2. Create a common financial backstop for the new institution, as the room for manoeuvre of the expanded SRB would otherwise be limited by resource constraints. This could build on the existing ESM backstop to the SRF, relying on either the ESM or the EU budget. The latter would send a better signal of joint liability of EU member states for the protection of deposits even in extreme tail-risk scenarios, even though the backstop cannot be explicitly unlimited in the absence of a fiscal union[18].
  3. To break the link between sovereigns and banks, the EU Single Rulebook should include sovereign concentration charges, with prudent calibration and transitional arrangements. Such concentration charges are preferable to credit risk-based adjustments, such as risk weights based on credit ratings, which can result in destabilising effects.
  4. Create a genuinely European mandatory deposit guarantee scheme, with a waterfall of loss-making (national and IPS compartments), including SRB-level decision making for any alternative measures. This would imply that deposit guarantee costs up to a certain aggregate level would be kept at the national or IPS level (though covered by a levy on the banks within the compartment’s scope, not by national fiscal resources), whereas losses beyond a single compartment’s capacity would be upstreamed to the supranational level.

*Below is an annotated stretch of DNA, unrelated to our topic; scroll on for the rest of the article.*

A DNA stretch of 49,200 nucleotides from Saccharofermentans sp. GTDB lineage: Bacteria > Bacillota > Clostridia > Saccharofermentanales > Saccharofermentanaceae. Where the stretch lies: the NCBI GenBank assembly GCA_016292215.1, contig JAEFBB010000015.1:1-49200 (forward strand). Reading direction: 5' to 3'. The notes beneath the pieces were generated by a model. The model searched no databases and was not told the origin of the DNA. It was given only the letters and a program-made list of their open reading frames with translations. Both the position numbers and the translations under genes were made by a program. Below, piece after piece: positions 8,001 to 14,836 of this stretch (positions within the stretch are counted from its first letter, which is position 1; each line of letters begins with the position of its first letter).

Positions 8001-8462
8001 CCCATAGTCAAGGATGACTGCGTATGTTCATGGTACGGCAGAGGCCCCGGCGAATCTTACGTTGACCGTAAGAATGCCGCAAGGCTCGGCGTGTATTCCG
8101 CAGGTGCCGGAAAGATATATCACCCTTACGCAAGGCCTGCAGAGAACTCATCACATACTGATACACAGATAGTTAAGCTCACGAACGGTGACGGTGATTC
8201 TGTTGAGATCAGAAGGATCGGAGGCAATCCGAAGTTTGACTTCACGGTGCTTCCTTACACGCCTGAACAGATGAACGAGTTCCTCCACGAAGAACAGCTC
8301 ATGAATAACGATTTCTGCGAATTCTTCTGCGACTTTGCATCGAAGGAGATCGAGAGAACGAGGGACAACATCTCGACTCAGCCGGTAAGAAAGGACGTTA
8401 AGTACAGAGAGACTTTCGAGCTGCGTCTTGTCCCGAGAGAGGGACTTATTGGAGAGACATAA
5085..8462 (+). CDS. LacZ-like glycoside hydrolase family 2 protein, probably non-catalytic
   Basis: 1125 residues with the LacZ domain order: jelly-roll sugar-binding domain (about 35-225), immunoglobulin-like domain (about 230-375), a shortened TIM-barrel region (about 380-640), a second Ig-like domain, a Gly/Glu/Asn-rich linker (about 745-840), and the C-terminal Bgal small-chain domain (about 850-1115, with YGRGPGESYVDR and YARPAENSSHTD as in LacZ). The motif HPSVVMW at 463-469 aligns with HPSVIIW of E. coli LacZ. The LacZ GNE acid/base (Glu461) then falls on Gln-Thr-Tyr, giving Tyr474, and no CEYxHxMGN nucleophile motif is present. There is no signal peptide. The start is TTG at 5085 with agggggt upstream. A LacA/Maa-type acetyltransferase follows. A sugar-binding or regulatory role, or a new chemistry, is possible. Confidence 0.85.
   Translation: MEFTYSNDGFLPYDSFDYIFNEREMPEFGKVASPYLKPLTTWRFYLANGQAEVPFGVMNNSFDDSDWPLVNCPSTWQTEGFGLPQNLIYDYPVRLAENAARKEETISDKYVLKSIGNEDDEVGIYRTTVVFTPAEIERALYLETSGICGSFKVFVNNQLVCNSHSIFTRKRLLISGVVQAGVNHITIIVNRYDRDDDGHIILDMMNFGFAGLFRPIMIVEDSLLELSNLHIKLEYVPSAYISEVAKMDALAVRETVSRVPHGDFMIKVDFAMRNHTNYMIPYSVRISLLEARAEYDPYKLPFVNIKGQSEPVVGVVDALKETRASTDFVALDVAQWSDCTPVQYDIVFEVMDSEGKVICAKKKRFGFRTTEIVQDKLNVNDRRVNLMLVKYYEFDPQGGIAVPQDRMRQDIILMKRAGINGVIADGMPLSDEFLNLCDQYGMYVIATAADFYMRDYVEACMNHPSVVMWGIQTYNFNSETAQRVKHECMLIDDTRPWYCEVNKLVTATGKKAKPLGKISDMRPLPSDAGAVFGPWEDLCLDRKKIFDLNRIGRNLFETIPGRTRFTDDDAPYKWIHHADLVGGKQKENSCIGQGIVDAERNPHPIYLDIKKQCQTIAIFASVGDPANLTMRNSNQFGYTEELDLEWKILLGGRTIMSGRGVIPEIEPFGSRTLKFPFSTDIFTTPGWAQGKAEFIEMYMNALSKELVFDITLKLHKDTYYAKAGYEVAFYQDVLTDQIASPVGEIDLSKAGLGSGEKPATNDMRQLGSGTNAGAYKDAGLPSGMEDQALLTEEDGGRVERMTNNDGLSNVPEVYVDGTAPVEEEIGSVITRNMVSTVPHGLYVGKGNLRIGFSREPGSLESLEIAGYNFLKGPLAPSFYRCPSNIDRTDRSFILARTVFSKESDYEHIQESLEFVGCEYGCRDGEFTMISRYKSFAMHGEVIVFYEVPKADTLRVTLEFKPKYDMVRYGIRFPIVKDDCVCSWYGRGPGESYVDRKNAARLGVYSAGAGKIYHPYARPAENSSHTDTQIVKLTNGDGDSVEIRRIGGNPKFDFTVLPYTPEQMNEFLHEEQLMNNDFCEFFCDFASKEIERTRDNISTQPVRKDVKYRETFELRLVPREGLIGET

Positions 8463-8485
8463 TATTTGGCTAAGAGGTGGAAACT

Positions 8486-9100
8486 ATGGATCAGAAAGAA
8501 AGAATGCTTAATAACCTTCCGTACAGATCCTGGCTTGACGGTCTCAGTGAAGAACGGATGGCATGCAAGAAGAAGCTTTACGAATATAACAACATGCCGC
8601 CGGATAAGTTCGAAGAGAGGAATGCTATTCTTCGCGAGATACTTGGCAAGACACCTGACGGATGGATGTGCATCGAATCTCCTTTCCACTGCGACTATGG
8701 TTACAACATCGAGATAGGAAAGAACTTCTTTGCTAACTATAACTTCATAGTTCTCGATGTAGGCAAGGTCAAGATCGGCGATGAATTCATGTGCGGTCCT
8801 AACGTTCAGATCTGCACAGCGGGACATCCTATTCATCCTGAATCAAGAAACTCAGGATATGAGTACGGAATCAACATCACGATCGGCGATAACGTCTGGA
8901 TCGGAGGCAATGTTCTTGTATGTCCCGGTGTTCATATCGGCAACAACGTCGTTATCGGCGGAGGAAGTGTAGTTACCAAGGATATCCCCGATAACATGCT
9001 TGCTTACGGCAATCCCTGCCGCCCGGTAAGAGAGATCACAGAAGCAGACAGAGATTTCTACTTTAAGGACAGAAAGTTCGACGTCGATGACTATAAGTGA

5. New secondary legislation would obviously be needed to implement these proposals. Whether treaty change should be part of the package is less obvious. In our analysis, a treaty change is not required, but may be desirable. Under the Meroni doctrine, the exercise of discretionary powers by a European agency not originally established in the founding treaties is restricted[19]. Although the European Court of Justice has taken a more permissive stance in recent decisions[20], some legal uncertainty about the extent of admissible delegation of powers remains. Just like in the current framework[21], concerns could be overcome by requiring the European Commission to confirm SRB crisis-management decisions. However, this may prove operationally inefficient and therefore calls for amendments to the founding documents.

3.3 The cosmic deal: a single, seamless, fully integrated European banking market

Completing the banking union is a necessary but not sufficient condition to create a truly single market in banking, in which national banking champions are replaced by European large banks, while smaller, regionally, if not locally focused, financial institutions are maintained. For such a single market to emerge, further conditions would have to be met, including:

  1. A single system of bank taxation,
  2. A single system for corporate and personal insolvency and